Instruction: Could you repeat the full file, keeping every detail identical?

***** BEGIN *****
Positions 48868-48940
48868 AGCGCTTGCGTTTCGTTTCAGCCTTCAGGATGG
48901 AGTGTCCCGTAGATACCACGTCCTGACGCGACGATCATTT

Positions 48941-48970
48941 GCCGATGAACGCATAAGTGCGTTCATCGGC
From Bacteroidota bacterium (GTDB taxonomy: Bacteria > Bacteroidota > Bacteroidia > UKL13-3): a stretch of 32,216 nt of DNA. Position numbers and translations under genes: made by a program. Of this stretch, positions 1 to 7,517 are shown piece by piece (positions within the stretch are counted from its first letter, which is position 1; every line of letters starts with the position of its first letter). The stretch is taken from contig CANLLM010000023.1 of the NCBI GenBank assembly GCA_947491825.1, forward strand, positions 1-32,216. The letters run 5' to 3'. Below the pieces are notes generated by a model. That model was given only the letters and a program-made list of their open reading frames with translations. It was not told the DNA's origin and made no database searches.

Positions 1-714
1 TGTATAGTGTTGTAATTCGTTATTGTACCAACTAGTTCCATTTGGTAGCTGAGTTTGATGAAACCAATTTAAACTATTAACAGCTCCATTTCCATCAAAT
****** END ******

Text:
Positions 48868-48940
48868 AGCGCTTGCGTTTCGTTTCAGCCTTCAGGATGG
48901 AGTGTCCCGTAGATACCACGTCCTGACGCGACGATCATTT

Positions 48941-48970
48941 GCCGATGAACGCATAAGTGCGTTCATCGGC
From Bacteroidota bacterium (GTDB taxonomy: Bacteria > Bacteroidota > Bacteroidia > UKL13-3): a stretch of 32,216 nt of DNA. Position numbers and translations under genes: made by a program. Of this stretch, positions 1 to 7,517 are shown piece by piece (positions within the stretch are counted from its first letter, which is position 1; every line of letters starts with the position of its first letter). The stretch is taken from contig CANLLM010000023.1 of the NCBI GenBank assembly GCA_947491825.1, forward strand, positions 1-32,216. The letters run 5' to 3'. Below the pieces are notes generated by a model. That model was given only the letters and a program-made list of their open reading frames with translations. It was not told the DNA's origin and made no database searches.

Positions 1-714
1 TGTATAGTGTTGTAATTCGTTATTGTACCAACTAGTTCCATTTGGTAGCTGAGTTTGATGAAACCAATTTAAACTATTAACAGCTCCATTTCCATCAAAT